Increasing your salad intake may keep your brain young
It’s becoming more common these days for people to turn to improved nutrition as a way to better their health, rather than relying on simply taking handfuls of pills as they age. A healthier diet can increase your energy as well as help you lose weight, and now scientists say that it could slow the rate of brain aging.
According to a recent study published in Neurology, the medical journal of the American Academy of Neurology, eating roughly one serving per day of green, leafy vegetables may improve your memory and thinking skills.
The study included 960 people with an average age of 81 who did not have dementia and were observed for an average of 4.7 years. The participants had their thinking and memory skills tested on a yearly basis, and filled out a questionnaire about how often they ate certain foods. The questionnaire asked them how many servings they ate per day of three vegetables: spinach, kale, and collards.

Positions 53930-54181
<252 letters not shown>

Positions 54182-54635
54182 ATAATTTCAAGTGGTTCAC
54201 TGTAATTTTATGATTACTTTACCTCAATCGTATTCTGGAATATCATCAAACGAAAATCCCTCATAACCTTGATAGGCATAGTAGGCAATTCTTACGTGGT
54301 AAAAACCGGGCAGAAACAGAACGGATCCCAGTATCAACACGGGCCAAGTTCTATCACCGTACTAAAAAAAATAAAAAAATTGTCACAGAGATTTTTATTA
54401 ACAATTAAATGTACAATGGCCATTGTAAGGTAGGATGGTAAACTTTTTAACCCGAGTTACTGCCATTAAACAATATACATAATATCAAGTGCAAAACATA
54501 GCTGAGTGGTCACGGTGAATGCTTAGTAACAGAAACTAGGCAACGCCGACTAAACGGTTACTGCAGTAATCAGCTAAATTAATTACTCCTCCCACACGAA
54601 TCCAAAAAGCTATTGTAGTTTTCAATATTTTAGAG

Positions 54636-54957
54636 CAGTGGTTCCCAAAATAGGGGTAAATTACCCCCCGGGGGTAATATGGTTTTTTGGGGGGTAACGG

The participants’ scores on the thinking and memory tests declined over time at a rate of 0.08 standardized units per year. However, the rate of decline for those who ate the most leafy greens was slower by 0.05 standardized units per years compared to those who ate the least. This difference is equivalent to being 11 years younger in age.
These results still hold true when factors such as smoking, high blood pressure, obesity, education level, and amount of physical and cognitive activity are taken into account. However, the authors do note that this study does not prove that eating leafy green vegetables slows brain aging, it only shows that there is an association. Nevertheless, unless you’re deathly allergic to spinach, kale, or collards, it won’t hurt to have more of those leafy greens in your diet.